|dc.description.abstract||This thesis focuses on modelling visual attention in tasks in which vision interacts
with language and other sources of contextual information. The work is based on
insights provided by experimental studies in visual cognition and psycholinguistics,
particularly cross-modal processing.
We present a series of models of eye-movements in situated language comprehension
capable of generating human-like scan-paths. Moreover we investigate the existence
of high level structure of the scan-paths and applicability of tools used in Natural
Language Processing in the analysis of this structure.
We show that scan paths carry interesting information that is currently neglected
in both experimental and modelling studies. This information, studied at a level beyond
simple statistical measures such as proportion of looks, can be used to extract
knowledge of more complicated patterns of behaviour, and to build models capable of
simulating human behaviour in the presence of linguistic material.
We also revisit classical model saliency and its extensions, in particular the Contextual
Guidance Model of Torralba et al. (2006), and extend it with memory of target
positions in visual search. We show that models of contextual guidance should contain
components responsible for short term learning and memorisation. We also investigate
the applicability of this type of model to prediction of human behaviour in tasks with
incremental stimuli as in situated language comprehension.
Finally we investigate the issue of objectness and object saliency, including their
effects on eye-movements and human responses to experimental tasks. In a simple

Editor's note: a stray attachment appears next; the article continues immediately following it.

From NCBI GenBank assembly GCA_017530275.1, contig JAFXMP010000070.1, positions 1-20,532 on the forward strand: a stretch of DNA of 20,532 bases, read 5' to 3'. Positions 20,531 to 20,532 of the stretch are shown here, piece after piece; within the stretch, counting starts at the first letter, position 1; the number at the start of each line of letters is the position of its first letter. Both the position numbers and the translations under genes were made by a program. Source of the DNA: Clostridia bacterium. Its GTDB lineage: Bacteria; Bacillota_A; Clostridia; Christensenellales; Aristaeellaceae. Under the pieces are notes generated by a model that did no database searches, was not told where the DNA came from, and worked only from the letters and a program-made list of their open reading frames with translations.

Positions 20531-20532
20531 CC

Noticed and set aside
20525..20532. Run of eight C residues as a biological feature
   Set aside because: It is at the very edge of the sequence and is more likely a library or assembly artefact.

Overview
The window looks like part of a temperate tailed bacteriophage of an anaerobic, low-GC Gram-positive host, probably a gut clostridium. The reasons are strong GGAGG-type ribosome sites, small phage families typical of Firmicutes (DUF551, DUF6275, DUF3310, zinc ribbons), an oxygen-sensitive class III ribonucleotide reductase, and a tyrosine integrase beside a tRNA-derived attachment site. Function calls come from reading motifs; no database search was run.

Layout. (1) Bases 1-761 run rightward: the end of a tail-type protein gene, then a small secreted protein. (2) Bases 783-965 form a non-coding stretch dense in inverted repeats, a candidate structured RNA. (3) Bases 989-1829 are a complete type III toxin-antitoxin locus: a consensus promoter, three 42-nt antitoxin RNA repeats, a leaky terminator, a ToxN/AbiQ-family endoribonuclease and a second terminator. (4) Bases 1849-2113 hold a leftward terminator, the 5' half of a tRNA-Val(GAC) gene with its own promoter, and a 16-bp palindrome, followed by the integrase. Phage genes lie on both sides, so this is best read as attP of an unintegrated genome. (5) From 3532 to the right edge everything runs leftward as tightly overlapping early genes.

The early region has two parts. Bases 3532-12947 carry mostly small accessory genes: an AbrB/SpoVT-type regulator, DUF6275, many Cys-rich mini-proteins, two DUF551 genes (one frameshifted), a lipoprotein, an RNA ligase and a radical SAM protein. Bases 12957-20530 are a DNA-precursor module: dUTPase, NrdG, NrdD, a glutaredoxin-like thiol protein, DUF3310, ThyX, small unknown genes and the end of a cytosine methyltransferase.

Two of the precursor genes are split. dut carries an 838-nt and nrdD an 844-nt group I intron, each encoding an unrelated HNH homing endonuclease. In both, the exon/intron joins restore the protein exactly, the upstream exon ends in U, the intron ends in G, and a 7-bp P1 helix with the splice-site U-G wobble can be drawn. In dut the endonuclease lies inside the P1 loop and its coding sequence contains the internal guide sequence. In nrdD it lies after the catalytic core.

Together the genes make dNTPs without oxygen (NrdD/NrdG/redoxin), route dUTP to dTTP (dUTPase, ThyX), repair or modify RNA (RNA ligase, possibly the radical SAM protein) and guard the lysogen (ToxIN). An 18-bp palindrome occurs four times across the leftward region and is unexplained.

experiment we show that when using an object-based notion of saliency it is possible
to predict fixation locations better than using pixel-based saliency as formulated by Itti
et al. (1998). In addition we show that object based saliency fits into current theories
such as cognitive relevance and can be used to build unified models of cross-referential
visual and linguistic processing.
This thesis forms a foundation towards a more detailed study of scan-paths within
an object-based framework such as Cognitive Relevance Framework (Henderson et al.,
2007, 2009) by providing models capable of explaining human behaviour, and the
delivery of tools and methodologies to predict which objects would be attended to
during synchronous visual and linguistic processing.||en_US
|dc.contributor.sponsor||European Research Council||en_US
|dc.publisher||The University of Edinburgh||en_US
|dc.relation.hasversion||Dziemianko, M., Clarke, A., and Keller, F. (2011). Towards object-based saliency. In Proceedings of the 24th International Conference on Intelligent Robots and Systems (IROS).||en_US
|dc.relation.hasversion||Dziemianko, M., Clarke, A., and Keller, F. (2013). Object-based saliency as a predictor of attention in visual tasks. In Proceedings of the 34nd Annual Conference of the Cognitive Science Society.||en_US
|dc.relation.hasversion||Dziemianko, M., Coco, M., and Keller, F. (2011). Increamental learning of target positions in visual search. In Proceedings of the 32nd Annual Conference of the Cognitive Science Society.||en_US
|dc.relation.hasversion||Dziemianko, M. and Keller, F. (2013). Memory modulated saliency: A computational model of the incremental learning of target locations in visual searchs. Visual Cognition, 21(3):277–305.||en_US
|dc.title||Modelling eye movements and visual attention in synchronous visual and linguistic processing||en_US
|dc.type||Thesis or Dissertation||en_US
|dc.type.qualificationname||PhD Doctor of Philosophy||en_US